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The pandemic prompted a major shift to digital / virtual learning, driven largely by necessity. Many organisations invested in technology, experimented with new formats, and grew their digital content. The growth of digital working has, however, also brought digital fatigue.
Increasingly leaders and L&D teams seem tempted to opt for in-person delivery, but they miss a trick if they simply revert to pre-pandemic methods. Some learning events are being highjacked for other reasons – like encouraging people back into offices. Whilst this is not necessarily a bad thing, it is vital that learning makes the difference we all need.
27 July 2023
L&D budgets are also under pressure. They need to invest wisely in learning that is effective, efficient and a great experience.
This paper draws together pertinent insight to help any HR or L&D team make more informed choices about the best learning format in 2023 and beyond.
There are a number of myths / misconceptions popping up about various learning formats. Before we go any further, let’s tackle some of them.
“Everyone else is going back to face-to-face”
It’s a mixed picture– but most aren’t. Only 15% of our UK programmes are going back (compared with 5% last year); 50% in US. Larger, global clients are much lower, favouring green targets, greater scale, and reduced costs.
“We get better evaluation scores from face-to-face"
Sometimes face to face is higher, other times it’s virtual – it really depends on the quality of the design. Travelling a long way to walk through a PowerPoint in a bare room with a bad lunch never scores well.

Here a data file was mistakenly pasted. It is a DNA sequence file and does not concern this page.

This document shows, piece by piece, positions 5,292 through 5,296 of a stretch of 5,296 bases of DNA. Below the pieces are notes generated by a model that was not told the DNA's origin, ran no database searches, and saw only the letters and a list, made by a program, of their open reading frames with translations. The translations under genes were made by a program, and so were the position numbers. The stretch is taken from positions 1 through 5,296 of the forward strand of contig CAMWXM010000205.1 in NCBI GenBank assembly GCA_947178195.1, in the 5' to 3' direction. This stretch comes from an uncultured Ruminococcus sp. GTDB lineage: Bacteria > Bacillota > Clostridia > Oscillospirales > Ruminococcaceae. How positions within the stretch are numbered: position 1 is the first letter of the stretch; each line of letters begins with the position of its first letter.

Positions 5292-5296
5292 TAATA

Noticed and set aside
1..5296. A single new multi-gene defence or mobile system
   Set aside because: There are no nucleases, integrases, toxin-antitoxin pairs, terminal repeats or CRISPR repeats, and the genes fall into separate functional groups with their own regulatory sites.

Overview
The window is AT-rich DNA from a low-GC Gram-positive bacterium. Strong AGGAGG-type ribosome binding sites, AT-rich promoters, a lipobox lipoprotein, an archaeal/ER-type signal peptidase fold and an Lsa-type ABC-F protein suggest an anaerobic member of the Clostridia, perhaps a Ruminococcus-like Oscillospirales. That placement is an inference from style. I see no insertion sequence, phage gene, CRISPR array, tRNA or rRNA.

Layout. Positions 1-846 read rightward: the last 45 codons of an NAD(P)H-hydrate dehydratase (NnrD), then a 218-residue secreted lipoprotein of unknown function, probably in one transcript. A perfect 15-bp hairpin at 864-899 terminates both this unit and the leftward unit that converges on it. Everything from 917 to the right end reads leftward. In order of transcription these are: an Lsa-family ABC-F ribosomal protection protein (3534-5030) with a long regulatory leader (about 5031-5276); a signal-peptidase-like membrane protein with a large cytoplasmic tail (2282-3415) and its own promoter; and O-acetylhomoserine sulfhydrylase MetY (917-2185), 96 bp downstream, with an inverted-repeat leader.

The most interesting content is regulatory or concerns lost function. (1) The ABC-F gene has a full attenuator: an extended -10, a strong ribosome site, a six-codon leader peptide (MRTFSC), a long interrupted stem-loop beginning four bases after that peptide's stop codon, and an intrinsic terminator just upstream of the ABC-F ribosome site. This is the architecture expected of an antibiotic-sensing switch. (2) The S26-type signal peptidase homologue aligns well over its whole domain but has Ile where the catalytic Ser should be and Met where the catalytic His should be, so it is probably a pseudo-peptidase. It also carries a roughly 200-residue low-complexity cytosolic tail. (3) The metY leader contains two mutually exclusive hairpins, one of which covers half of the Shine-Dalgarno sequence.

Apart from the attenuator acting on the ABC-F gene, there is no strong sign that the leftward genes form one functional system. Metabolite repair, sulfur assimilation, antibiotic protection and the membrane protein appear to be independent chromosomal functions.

“People are more likely to turn up for F2F sessions”
We find F2F sessions are more likely to be disrupted or cancelled than virtual – due to travel issues, meeting clashes, family commitments. A blended journey with a regular slot has the best participation. The virtual cancellation rate is 7.5% compared with 24% for F2F (UK data).
“F2F is better for ‘the 3C’s’ collaboration, creativity, connection”
Well-designed virtual and F2F can deliver ‘the 3Cs’ – depending on the type of content, learning design and the group. We don’t recommend hybrid sessions – i.e., some in the room and some virtual – this is rarely done well. Hybrid/blended journeys work best. Evidence shows remote teams can outcompete in-person teams by adopting best practices in digital communication and collaboration (HBR, 2022)
“People need be together to practice skills”
Bringing people together in a room may be valuable for joint sense-making or practice. Ideally, they gain basic knowledge before at their own pace / time then use the time together to apply it. “A virtual human can be as good as a flesh-and-blood one when it comes to helping people practice new leadership skills” (Neurosciencenews.com, 2021)
“People are sick of digital / zoom / teams”
In our experience, people are sick of badly run virtual sessions – rather than virtual sessions per se. Travelling a long way to walk through a PowerPoint in a bare room and a bad lunch never scores well. In practice, it is a mixed picture. Sometime face to face is higher, other times it’s virtual – it really depends on the effectiveness of the design.
So, if commonly held assumptions can’t guide our choices about the best format, how should we as HR / L&D professionals make wise decisions about the best learning format?
Based on over 30 years of experience, we believe there are four top considerations when making these decisions.
To learn more about our VOICE model and read our full paper, click here.
Explore our VOICE model and full paper now